Jenny Laird (2002) began her career in scientific research two decades ago cleaning storage tanks where invasive species of plants were kept for study. Since then, her career hasn’t as much grown as it has flown – by way of expansive aviation technology used by the U.S. Army Corps of Engineers to fulfill its civil works missions, military, emergency response and research and development missions.
“I’ll get calls from people and they say, ‘Yeah, you’re the drone girl and you know what you’re talking about,’” Laird said. “I’m very humble about it. I’d never dreamt I’d be in the position I am today. But, it all started with attending Hinds and being prepared to be the best I can be.”
Laird, 38, of Vicksburg, is a research biologist and program manager for Unmanned Aircraft Systems (UAS) at the U.S. Army Engineer Research and Development Center (ERDC) in Vicksburg. She supervises seven research labs in the United States and assists test and payload development for the UAS program, which involves the small craft popularly known as drones.
Her start in a STEM career began at Hinds, where she spent two years after first trying a four-year university out of state straight out of Vicksburg High School. “I was able to take a lot of basic courses at Hinds, which made it a lot easier on me once I transferred to another school,” she said, adding coming home to attend Hinds at the time made sense for her socially. “I’ve always been one to talk to people and really get to know them, and you can’t do that as much at a big, four-year university.”
Life as a commuter student at the Vicksburg-Warren and Raymond campuses allowed her to “learn and earn” while pursuing a career in what were her strengths. “I was able to work my first job at ERDC and attend school at the same time because of the flexible classes Hinds offers,” Laird said. “My biology courses went hand-in-hand with the work I was doing with aquatic plants.”
She took care of her core academic courses at Hinds – her favorites of which were biology and chemistry – before transferring to Mississippi College, where she earned her bachelor’s degree in biological sciences. “The instructors and pretty much everybody you meet at Hinds are always willing to help,” she said. “Whatever it takes to help you get it done, they’re willing to help you do it and situate you for a better life.”
Later, she earned a master’s degree online, in wildlife science, from Texas A&M University. In 2017, she was tapped to help establish the UAS program at ERDC as unmanned craft had become increasingly useful for Corps biologists across a wide spectrum of environmental research fields, ranging from feral hogs to farm-raised catfish.
Just as recently, Laird has returned to the Hinds classroom, in a way, in a unique capacity. Hinds has provided instruction and classroom space for Corps employees seeking to be licensed UAS pilots and operators, as per federal aviation regulations. In 2021, the training has expanded to prepare its participants to inspect and collect data from devices attached to drones for operations such as levee and bridge repair. Laird has helped coordinate the training on ERDC’s end, working closely with the college’s Career and Technical Education faculty and staff.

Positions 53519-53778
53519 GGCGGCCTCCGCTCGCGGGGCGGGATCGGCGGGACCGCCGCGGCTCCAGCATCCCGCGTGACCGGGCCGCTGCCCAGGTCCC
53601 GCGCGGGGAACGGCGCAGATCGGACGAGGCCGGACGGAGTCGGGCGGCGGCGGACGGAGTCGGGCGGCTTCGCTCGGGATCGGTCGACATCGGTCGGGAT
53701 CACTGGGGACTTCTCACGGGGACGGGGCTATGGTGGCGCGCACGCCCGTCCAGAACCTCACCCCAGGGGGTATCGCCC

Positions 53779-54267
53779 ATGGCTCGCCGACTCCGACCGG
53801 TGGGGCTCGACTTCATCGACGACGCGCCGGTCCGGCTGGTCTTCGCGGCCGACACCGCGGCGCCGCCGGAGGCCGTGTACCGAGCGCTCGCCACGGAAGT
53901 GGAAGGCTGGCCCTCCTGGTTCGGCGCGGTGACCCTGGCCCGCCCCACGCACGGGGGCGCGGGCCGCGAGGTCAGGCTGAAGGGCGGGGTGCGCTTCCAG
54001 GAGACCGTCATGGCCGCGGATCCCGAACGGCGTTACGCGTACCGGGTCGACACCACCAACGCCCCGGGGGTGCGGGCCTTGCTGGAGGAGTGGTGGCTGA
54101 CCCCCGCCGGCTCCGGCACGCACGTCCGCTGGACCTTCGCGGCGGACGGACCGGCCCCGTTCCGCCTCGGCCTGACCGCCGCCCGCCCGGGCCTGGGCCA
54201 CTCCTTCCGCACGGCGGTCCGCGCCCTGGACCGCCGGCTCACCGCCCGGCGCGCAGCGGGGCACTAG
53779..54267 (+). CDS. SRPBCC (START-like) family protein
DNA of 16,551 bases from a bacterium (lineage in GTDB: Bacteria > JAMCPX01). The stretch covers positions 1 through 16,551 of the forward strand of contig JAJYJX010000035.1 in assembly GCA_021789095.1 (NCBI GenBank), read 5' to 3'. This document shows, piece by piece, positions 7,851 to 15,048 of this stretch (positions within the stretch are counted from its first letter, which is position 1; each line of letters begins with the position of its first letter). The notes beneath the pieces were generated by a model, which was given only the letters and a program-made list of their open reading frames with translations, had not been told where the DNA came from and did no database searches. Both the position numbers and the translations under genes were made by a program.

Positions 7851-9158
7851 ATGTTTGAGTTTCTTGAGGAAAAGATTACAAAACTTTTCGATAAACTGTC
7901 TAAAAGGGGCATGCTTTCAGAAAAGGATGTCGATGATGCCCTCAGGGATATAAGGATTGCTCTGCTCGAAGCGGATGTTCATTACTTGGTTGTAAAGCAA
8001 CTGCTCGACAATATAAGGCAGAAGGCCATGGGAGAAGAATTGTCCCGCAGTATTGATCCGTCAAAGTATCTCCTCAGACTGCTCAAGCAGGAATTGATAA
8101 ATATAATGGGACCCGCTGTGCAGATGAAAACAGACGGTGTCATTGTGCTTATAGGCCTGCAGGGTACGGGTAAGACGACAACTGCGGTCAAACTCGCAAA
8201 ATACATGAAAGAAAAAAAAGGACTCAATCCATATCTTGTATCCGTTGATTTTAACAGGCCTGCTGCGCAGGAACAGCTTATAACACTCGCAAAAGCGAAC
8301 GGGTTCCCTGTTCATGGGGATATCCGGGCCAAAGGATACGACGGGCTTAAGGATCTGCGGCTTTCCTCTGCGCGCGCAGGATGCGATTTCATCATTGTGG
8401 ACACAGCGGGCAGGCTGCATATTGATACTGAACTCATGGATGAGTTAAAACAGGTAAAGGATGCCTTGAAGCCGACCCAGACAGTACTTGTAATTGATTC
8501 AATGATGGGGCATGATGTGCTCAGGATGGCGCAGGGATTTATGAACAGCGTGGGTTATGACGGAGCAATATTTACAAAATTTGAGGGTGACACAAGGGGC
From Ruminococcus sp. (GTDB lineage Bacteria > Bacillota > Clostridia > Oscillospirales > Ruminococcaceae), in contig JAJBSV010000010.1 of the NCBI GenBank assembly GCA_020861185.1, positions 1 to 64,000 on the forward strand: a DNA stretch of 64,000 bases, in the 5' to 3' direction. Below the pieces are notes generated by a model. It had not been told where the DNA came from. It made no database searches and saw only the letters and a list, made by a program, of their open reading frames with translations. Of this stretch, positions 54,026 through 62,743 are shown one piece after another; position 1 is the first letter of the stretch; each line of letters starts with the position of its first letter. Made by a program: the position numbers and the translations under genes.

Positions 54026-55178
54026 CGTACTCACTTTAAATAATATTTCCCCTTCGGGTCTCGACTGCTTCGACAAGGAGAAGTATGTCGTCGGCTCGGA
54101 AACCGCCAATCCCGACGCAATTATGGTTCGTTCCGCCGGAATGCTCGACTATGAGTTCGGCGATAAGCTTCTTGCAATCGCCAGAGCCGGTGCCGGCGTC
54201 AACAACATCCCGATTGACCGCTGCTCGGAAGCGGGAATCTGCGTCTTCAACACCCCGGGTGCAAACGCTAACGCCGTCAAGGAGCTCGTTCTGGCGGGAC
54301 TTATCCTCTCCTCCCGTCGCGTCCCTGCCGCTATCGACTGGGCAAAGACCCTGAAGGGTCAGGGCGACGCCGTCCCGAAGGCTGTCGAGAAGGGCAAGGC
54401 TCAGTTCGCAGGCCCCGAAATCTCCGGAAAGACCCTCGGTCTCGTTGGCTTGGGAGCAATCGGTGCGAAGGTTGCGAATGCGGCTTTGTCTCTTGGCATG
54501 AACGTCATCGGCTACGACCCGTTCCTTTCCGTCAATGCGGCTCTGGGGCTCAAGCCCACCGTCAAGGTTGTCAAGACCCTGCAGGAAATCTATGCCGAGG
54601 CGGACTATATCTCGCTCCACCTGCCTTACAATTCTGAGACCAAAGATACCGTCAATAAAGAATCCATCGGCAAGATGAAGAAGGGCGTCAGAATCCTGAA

“Coming back here as a professional to work with Hinds on the UAS program has just been easy and comfortable,” she said. “It’s never a hesitation with anything we’ve asked Hinds to help us with, as far as the UAS program.” Laird has highlighted the partnership and advocated for Hinds far beyond Central Mississippi through webinars and conferences, said Josh Bower, director of Talent, Workforce & Economic Development, who has worked with Laird the past three years to plan and implement the drone training with the Corps.
“Jenny has graciously scheduled time to present at Hinds Honors Forums, participated on the Aviation Department’s Industry Advisory Committee and donated UAS equipment to the college,” Bower said. About 126 people with the Corps have participated in pilot certificate training and about 34 people have completed primary flight training since the ERDC partnership with the college began, Laird said.
“The partnership with Hinds to train our staff has been exceptional,” she said. “It put us into good standing for drone operations a year ahead of schedule compared to our initial estimates.”
Laird also encourages more young women to pursue careers in math and science, mainly because they could lead to career opportunities they might not have ever thought about – much like her own experience. “When I was doing biological work, there were a lot of female scientists. But when I switched over to aviation, I see it’s definitely a male-dominated area,” Laird said. “But, the training and mentors I’ve had along the way have prepared me to say, ‘Yes, I can come into this career area and help lead the way for other women.’”
“But, it’s crazy how the wheels can turn in your career, and it leads you into a completely different area.”